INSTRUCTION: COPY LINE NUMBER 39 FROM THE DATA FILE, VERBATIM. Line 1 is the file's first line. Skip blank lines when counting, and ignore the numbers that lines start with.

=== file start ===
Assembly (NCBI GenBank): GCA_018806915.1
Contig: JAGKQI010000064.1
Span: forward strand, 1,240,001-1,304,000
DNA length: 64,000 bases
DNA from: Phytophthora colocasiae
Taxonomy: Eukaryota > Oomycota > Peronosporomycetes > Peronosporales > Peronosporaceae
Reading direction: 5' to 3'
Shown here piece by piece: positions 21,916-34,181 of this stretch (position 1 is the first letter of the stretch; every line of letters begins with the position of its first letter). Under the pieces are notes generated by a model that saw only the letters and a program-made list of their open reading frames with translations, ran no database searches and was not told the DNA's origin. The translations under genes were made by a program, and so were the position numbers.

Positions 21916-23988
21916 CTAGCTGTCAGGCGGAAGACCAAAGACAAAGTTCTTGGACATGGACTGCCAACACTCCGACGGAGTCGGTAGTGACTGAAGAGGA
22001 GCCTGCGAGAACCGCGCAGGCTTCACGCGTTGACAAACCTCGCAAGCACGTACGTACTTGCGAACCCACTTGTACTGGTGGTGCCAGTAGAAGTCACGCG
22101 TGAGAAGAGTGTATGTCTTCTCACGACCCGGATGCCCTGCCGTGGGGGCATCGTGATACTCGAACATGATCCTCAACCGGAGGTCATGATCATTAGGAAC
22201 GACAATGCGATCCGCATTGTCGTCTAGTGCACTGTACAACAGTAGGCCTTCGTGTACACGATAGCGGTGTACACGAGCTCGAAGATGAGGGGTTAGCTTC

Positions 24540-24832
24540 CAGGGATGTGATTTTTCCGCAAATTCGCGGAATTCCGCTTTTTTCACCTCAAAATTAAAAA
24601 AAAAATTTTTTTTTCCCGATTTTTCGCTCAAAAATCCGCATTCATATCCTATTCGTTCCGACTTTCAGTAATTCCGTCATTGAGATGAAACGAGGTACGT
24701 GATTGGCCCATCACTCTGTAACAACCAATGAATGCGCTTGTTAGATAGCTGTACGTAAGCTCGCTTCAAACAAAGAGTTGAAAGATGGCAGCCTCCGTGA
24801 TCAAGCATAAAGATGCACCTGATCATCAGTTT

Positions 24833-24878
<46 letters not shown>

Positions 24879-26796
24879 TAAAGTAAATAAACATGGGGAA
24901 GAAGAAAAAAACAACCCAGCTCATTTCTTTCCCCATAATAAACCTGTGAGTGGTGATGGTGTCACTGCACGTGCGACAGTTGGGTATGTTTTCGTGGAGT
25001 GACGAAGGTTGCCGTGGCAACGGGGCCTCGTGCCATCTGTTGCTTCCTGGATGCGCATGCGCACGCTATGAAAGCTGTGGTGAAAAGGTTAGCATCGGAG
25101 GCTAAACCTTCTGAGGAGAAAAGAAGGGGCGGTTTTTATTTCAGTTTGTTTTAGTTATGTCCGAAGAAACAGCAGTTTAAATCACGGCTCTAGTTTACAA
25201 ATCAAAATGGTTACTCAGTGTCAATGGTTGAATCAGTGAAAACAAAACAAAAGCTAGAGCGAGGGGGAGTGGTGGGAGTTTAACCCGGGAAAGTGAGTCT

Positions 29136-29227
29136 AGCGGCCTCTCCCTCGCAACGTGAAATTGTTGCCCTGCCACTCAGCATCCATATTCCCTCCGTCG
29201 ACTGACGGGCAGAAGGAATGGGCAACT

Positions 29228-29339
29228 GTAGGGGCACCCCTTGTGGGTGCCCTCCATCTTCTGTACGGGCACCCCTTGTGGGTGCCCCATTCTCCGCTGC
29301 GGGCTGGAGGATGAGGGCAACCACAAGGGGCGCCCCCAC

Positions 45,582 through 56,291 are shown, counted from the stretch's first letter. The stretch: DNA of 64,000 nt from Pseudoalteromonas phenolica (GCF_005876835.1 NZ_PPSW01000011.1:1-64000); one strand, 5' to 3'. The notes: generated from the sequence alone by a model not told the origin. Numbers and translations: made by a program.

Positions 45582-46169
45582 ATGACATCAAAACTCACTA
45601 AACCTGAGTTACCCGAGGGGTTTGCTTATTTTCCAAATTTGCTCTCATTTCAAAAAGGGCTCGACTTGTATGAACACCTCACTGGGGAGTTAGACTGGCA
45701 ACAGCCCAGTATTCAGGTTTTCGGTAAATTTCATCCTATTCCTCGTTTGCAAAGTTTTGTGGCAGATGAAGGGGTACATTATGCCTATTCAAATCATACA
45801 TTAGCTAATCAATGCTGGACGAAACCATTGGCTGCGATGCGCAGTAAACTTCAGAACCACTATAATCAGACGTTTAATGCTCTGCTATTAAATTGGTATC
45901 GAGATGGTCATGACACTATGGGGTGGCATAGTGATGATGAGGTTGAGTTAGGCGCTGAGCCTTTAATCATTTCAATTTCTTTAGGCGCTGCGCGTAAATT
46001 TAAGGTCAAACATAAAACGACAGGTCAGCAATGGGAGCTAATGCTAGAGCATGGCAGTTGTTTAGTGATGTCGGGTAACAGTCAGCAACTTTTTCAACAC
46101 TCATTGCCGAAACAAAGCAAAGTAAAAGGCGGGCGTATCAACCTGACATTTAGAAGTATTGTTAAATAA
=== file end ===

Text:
45901 GAGATGGTCATGACACTATGGGGTGGCATAGTGATGATGAGGTTGAGTTAGGCGCTGAGCCTTTAATCATTTCAATTTCTTTAGGCGCTGCGCGTAAATT